A recent study, reported in Nature, has shown declining eye contact from as young as two months in infants who were later diagnosed on the autistic spectrum. This has important implications for early diagnosis and treatment.
The study followed 110 infants from birth, around half of whom were in a high risk group, having an older sibling who had already been diagnosed with ASD. The researchers tracked the infants’ eye movements when shown videos of their caregiver. EEG readings were also taken to assess the associated brain activity.
Those infants who were later diagnosed with ASD tended to show a marked decline in the attention that they gave to their caregiver’s eyes, so that by the age of 24 months they looked at their caregiver’s eyes for half the time of infants not given that diagnosis. The decline tended to start between the ages of two and six months.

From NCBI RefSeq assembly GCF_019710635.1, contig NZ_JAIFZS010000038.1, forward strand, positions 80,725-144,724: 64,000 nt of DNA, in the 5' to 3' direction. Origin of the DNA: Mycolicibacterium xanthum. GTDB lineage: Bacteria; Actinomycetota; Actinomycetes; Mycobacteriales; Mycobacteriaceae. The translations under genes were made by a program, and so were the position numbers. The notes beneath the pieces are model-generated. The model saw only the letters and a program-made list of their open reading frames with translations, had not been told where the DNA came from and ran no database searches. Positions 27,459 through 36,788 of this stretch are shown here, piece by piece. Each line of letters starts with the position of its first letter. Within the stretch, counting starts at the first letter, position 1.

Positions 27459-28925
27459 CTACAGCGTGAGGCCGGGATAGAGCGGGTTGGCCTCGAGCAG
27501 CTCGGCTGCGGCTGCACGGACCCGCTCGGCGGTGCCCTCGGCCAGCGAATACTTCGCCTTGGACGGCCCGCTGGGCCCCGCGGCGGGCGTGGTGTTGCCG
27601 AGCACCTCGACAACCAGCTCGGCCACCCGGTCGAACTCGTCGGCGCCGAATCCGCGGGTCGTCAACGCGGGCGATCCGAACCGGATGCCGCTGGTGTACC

The researchers noted their surprise that the difference in eye contact only seemed to emerge after the two-month point. This “contradicts prior hypotheses of a congenital absence of social adaptive orientation and suggests instead that some social adaptive behaviors may initially be intact in newborns later diagnosed with ASD”.
These are important findings which, if replicated, could eventually lead to tools with which to make earlier diagnosis. Early diagnosis is vital for effective treatment. The findings also show that at least some infants who go on to be diagnosed with ASD are born with a capacity for social engagement which then declines. More effective treatments could be developed if the causes for this subsequent decline are discovered.